La Motte's age-old oak trees are very popular during the warm months of the year when guests spend their time relaxing in their cooling shade. In autumn, however, the lush greenery changes into a splendour of orange, gold-brown and deep red that has passers-by rubbernecking to enjoy a view of the oak-tree lined avenue running up to the historic manor house on the estate.
Popular among photographers: The oak tree avenue in its autumn attire.
But after the balmy days of autumn, when the cold and rain hit the Cape Winelands, the brave trees face the winter with bare arms.What happens to the lush greenery when autumn arrives? Why do the leaves change colour and eventually fall off?
Leaves are green because of the presence of chlorophyll, the ingredient responsible for photosynthesis. The yellow, orange and red colours we see in autumn are always present in the leaves but are dominated by the green. During autumn, when days are shorter and sunlight more mellow, less chlorophyll is produced and the green colour of the leave becomes less intense, allowing the other shades to shine through. When a leave colours into brown, it is usually because of the presence of tannins.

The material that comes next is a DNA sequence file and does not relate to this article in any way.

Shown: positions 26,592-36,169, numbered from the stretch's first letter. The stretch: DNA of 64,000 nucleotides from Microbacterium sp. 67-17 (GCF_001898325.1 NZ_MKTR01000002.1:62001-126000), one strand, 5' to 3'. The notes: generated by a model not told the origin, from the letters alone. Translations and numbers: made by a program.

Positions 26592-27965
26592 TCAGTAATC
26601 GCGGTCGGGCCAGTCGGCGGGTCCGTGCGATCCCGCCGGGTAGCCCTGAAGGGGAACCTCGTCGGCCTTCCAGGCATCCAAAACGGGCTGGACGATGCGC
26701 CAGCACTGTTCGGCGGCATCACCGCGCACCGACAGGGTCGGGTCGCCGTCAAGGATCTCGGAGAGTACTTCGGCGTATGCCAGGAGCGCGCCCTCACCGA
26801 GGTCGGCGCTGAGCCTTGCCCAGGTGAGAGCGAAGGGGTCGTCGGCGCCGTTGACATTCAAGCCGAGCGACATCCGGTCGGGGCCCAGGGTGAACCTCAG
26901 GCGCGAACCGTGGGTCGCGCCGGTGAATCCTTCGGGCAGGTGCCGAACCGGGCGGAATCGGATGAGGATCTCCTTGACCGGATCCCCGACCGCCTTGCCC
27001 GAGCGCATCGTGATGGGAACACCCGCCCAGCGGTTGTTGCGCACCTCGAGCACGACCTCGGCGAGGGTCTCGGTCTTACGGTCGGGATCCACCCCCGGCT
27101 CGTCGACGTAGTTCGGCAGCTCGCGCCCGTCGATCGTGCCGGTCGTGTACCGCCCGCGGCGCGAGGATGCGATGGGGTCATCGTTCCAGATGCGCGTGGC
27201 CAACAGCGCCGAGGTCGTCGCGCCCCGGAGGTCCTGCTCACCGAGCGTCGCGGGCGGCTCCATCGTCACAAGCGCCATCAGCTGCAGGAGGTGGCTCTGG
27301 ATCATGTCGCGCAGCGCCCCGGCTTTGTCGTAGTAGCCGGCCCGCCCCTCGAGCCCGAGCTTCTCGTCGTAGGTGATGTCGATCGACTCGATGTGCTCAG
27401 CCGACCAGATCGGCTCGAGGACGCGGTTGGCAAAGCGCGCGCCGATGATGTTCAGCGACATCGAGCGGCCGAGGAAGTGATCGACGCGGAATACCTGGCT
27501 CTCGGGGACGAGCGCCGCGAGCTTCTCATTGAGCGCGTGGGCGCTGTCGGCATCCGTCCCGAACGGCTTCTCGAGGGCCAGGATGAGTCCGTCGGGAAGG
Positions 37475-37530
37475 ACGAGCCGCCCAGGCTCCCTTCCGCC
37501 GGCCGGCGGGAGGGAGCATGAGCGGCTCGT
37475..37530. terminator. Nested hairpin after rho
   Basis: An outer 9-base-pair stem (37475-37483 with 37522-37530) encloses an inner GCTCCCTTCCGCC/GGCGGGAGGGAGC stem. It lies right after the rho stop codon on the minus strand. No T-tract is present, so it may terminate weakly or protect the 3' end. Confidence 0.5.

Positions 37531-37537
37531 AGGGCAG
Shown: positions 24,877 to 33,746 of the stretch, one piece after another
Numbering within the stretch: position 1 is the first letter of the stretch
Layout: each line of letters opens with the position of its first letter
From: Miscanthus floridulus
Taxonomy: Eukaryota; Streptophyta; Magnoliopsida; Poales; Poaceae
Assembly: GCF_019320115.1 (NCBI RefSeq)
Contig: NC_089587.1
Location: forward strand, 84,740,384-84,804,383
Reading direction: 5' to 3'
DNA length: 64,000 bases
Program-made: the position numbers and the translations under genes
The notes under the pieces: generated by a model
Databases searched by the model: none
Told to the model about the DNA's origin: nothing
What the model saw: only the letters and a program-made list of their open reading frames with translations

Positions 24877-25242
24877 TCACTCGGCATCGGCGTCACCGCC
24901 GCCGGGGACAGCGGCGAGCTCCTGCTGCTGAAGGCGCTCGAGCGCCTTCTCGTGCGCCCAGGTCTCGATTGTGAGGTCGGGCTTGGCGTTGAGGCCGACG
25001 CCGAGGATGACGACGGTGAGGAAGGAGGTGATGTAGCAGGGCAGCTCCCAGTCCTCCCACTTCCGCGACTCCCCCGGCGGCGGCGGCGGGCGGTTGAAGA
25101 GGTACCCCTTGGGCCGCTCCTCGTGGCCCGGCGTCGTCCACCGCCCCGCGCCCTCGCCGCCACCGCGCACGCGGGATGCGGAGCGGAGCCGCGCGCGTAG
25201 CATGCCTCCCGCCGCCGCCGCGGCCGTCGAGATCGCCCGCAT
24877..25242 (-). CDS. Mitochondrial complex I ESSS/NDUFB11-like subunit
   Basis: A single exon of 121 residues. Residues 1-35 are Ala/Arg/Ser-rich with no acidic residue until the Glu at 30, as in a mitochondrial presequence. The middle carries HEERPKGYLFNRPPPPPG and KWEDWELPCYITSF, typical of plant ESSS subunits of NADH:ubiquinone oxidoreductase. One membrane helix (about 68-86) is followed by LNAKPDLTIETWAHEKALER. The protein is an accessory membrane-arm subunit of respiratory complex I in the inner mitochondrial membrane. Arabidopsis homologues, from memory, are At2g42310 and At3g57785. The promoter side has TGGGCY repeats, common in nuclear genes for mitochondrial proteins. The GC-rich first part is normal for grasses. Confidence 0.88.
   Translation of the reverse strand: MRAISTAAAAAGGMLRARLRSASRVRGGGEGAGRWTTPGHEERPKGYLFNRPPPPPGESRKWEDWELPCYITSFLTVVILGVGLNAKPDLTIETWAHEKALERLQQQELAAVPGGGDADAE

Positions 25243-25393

The intense red of the oak tree next to Pierneef à La Motte Restaurant.
But why do the leaves eventually fall off?
At the base of each leaf is a special layer of cells that transports water between the leaf and tree during summer months. When the colder weather arrives, these cells turn into a cork-like substance prohibiting the flow between leaf and tree, the chlorophyll starts to disappear, the leaf changes colour and eventually falls off. During the winter, the tree is not producing food for energy. Similar to hibernation, only the essential systems are maintained during winter and the tree’s metabolism slows down. Read more.
While it seems almost cruel that the beautiful oak trees have to face winter without their foliage, visitors who enjoy the wonderful wine and food of the Franschhoek Valley during winter months will attest to the romantic picture of the historic Cape Dutch buildings through stark and bare branches.
Featured image: The Garden Team at La Motte enjoys the beauty of autumn (picture taken long before Corona)